As I said, “Pirate Jenny” hadn’t exactly grabbed me by the heart, but in my not quite drunk, not quite heartbroken state… God, this one hit me. And it still does. When I say that I was the best kind of sad, I guess what I mean is that sometimes nostalgia is a wonderful thing. Every time I think back on this night, it’s an unquestionably happy memory of being unhappy. Shilpa’s voice made me feel less alone in a way that most of my favorite music hadn’t done in a long time.

And that’s as personal as I know how to get, so let’s just talk about Shilpa for a while. The quick bio is this: She grew up in New Jersey with conservative Indian immigrant parents. They banned pop and rock music within the house, and required Shilpa to study classical Indian music and learn to play the harmonium. Now, to sidetrack a bit, the harmonium really isn’t a classical Indian instrument. It’s European in origin with an Indian variant (Hey! Here’s a fascinating history of the harmonium!) , and I only mention this because I think it’s a neat precursor to how she pretty inevitably ended up embracing punk rock as a teenager (damn the western world, corrupting the youth).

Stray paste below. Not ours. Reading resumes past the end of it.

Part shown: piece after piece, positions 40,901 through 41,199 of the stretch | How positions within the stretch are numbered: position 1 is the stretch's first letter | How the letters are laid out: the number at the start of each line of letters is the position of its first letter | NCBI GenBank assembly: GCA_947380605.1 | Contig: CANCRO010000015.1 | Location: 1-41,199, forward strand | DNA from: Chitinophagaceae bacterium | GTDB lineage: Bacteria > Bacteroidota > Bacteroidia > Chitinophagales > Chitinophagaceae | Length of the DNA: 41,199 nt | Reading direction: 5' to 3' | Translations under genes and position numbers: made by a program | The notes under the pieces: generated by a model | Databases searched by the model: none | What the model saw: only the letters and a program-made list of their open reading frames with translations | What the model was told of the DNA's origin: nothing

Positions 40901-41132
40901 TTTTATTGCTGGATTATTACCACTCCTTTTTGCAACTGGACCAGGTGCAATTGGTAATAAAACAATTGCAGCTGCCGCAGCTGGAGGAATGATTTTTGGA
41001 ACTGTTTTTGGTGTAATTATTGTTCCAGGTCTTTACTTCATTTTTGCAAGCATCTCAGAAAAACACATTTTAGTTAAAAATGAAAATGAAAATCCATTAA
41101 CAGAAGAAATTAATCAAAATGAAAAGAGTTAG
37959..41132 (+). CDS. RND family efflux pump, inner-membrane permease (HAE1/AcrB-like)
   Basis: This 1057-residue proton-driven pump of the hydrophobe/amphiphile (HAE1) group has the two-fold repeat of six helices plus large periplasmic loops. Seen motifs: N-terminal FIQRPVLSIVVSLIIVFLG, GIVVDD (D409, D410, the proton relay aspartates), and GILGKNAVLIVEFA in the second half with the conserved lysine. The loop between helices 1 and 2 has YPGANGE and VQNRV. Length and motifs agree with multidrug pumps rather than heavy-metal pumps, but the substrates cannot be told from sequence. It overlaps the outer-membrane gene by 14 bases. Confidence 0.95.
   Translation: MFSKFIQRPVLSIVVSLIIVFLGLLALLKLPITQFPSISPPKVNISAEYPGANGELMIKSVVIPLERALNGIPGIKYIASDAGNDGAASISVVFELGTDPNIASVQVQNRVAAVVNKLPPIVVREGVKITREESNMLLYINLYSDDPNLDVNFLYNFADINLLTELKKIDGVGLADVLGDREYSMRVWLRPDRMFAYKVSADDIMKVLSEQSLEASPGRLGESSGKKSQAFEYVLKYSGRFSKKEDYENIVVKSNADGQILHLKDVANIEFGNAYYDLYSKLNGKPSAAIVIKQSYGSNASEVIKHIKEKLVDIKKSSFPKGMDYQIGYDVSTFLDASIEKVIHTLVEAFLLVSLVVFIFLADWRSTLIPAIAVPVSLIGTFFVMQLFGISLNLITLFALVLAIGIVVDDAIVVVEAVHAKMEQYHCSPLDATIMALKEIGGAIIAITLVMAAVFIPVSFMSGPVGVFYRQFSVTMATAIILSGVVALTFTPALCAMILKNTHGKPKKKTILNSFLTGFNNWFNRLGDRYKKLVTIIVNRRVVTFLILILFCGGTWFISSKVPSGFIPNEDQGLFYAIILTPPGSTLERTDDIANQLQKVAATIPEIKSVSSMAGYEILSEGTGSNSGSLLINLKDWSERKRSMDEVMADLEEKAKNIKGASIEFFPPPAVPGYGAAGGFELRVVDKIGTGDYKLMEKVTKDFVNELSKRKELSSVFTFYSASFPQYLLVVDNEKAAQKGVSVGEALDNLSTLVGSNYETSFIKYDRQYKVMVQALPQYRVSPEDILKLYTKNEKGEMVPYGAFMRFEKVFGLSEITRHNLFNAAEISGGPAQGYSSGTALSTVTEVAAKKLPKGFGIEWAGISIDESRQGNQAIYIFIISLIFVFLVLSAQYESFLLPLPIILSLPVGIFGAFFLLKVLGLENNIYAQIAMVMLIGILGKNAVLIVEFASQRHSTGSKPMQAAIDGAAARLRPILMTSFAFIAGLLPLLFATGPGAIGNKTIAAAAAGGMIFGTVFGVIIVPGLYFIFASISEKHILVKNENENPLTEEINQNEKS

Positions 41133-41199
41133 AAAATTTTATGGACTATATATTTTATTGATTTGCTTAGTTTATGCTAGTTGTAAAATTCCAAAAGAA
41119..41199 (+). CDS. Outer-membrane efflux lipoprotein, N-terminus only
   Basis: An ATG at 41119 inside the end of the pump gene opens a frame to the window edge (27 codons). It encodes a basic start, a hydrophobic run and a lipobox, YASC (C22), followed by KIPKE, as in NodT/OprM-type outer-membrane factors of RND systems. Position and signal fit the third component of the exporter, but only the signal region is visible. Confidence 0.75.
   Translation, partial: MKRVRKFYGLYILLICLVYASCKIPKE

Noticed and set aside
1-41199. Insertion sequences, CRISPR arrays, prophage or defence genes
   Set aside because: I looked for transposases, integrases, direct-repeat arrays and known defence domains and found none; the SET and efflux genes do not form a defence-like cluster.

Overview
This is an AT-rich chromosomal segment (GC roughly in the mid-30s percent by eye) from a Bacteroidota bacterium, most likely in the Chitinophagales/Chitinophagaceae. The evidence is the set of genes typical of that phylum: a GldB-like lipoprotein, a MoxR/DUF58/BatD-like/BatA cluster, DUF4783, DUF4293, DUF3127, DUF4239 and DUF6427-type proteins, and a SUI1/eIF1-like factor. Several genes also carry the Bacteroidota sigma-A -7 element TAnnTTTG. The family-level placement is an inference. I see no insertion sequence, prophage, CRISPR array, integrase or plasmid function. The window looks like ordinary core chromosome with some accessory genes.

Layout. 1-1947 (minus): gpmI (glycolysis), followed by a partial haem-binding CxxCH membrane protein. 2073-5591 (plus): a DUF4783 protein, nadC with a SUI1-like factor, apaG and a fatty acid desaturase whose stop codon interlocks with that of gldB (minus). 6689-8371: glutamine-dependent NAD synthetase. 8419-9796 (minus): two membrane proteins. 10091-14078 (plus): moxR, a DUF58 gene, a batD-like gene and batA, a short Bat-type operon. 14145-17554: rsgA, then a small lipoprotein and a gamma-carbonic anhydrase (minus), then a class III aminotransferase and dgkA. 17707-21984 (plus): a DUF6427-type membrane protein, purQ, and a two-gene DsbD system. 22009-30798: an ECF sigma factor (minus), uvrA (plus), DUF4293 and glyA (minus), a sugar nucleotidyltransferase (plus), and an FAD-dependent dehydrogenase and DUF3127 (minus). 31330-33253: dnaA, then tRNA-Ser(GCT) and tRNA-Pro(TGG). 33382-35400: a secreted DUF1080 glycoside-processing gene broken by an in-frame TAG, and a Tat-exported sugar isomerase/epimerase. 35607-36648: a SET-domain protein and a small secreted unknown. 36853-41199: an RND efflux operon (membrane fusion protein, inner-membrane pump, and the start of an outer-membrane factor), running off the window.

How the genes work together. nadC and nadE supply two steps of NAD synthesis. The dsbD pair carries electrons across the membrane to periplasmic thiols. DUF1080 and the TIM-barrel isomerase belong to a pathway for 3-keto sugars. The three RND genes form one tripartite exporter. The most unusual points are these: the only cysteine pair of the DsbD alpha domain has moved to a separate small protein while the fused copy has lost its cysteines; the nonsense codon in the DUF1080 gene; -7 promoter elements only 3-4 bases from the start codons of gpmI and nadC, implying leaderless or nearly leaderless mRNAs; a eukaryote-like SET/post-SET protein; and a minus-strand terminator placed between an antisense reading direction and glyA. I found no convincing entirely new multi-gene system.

By all accounts, Shilpa at some point in the mid-2000s formed a group called Beat the Devil and even put out an album, but it isn’t easy to find online and I still haven’t heard any of it (if any of you know where I can listen, please let me know). So, moving right along, Beat the Devil disbanded and was closely followed by Shilpa Ray And Her Happy Hookers. The band released two albums: A Fish Hook, An Open Eye in 2009 and Teenage and Torture in 2010.